How can i do subtraction of integers in C without using either the unary or binary '' operator?
Or can we do the same for other data types like float/double?
How can i do subtraction of integers in C without using either the unary or binary '' operator? Or can we do the same for other data types like float/double? 


have a look at the two's complement 


You can convert b to negative value using negation and adding 1:
This is two's complement sign negation. Processor is doing it when you use '' operator when you want to negate value or subtrackt it. Converting float is simpler. Just negate first bit (shoosh gave you example how to do this). EDIT: Ok, guys. I give up. Here is my compiler independent version:
I'm using unsigned int so that any compiler will treat it the same. If you want to subtract negative values, then do it that way:
Now we are completly independent of signed values conventions. In my approach result all ints will be stored as two's complement  so you have to be careful with bigger ints (they have to start with 0 bit). 


Pontus is right, 2's complement is not mandated by the C standard (even if it is the de facto hardware standard). +1 for Phil's creative answers; here's another approach to getting 1 without using the standard library or the  operator. C mandates three possible representations, so you can sniff which is in operation and get a different 1 for each:
The value 0x7FFFFFFFE would depend on the width (number of ‘value bits’) of the type of integer you were interested in; if unspecified, you have more work to find that out!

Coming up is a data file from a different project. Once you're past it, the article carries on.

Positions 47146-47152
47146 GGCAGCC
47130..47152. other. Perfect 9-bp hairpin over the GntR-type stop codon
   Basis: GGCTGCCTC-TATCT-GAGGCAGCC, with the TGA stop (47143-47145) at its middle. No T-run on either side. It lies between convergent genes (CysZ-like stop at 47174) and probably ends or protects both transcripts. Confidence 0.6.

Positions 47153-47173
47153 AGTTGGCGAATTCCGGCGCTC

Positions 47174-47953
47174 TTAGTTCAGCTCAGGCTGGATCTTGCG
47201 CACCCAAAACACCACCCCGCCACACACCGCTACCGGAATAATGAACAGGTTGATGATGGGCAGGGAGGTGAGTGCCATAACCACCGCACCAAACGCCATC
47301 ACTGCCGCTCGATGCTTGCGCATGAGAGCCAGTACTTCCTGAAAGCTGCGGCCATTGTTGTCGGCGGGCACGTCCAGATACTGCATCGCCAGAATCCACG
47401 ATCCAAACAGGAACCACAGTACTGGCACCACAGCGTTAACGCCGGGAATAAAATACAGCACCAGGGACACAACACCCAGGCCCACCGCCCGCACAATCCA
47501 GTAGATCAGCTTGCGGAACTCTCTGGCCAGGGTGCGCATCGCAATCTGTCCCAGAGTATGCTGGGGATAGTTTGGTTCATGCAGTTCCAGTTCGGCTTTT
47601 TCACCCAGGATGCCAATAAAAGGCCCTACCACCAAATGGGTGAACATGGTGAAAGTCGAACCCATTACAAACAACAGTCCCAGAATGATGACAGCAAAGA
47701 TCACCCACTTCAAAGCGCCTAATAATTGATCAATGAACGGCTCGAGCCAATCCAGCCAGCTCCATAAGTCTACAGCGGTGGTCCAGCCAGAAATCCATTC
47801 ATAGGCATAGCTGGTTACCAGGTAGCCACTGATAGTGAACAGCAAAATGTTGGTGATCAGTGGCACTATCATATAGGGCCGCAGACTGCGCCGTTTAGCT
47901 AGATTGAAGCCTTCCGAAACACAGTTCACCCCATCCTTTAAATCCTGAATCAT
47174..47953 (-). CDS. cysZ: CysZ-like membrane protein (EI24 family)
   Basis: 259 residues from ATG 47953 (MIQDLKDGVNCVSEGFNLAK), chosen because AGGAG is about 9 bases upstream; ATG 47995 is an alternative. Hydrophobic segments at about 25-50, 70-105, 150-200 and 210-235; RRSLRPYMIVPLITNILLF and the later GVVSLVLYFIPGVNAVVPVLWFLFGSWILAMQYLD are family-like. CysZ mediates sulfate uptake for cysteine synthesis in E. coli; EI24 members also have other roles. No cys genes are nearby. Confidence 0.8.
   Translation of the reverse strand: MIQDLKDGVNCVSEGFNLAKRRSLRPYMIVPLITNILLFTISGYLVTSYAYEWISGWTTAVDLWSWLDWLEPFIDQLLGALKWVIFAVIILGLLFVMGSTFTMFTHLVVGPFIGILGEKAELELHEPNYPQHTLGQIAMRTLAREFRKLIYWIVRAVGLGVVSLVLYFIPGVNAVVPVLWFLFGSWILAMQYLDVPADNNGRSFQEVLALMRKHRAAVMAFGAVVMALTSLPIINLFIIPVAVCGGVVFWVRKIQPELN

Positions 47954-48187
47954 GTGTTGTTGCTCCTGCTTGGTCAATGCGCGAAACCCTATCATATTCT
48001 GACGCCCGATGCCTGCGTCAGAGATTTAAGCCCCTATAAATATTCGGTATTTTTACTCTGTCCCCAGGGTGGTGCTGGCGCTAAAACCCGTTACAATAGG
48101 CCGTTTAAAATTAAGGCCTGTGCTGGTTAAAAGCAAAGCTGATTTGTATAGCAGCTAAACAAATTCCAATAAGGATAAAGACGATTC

Expand ab: ab = a + (b) = a + (1).b Manufacture 1: float: pi = asin(1.0); (with minusone_flt = sin(3.0/2.0*pi); math.h) or = cos(pi) or = log10(0.1) complex: minusone_cpx = (0,1)**2; // i squared integer: minusone_int = 0; minusone_int; // or convert one of the floats above 


Given that encoding integers to support two's complement is not mandated in C, iterate until done. If they want you to jump through flaming hoops, no need to be efficient about it!
Silly question... probably silly interview! 


If you want to do it for floats, start from a positive number and change its sign bit like so:
You can also do this for doubles using the appropriate 64 bit integer. in visual studio this is __int64 for instance. 


a  b = c restricting ourselves to the number space 0 (a  b) mod(a+b) = c mod(a+b) a mod(a+b)  b mod(a+b) = c mod(a+b) simplifying the second term: (b).mod(a+b) = (a+bb).mod(a+b) = a.mod(a+b) substituting: a.mod(a+b) + a.mod(a+b) = c.mod(a+b) 2a.mod(a+b) = c.mod(a+b) if b>a, then ba>0, so: c.mod(a+b) = c c = 2a.mod(a+b) So, if a is always greater than b, then this would work. 


Take a look here: Add/Subtract using bitwise operators 


I suppose this b  a = ~( a + ~b) 


Assembly (accumulator) style:



For subtracting in C two integers you only need:
I don't believe that there is a simple an elegant solution for float or double numbers like for integers. So you can transform your float numbers in arrays and apply an algorithm similar with one simulated here 


As the question asked for integers not 


Create a lookup table for every possible case of intint! 


Not tested. Without using 2's complement:
Assuming the length of an The subtraction can be computed using Alternative:



This would work using integer overflow:
This also works for floats (assuming you make a float version…)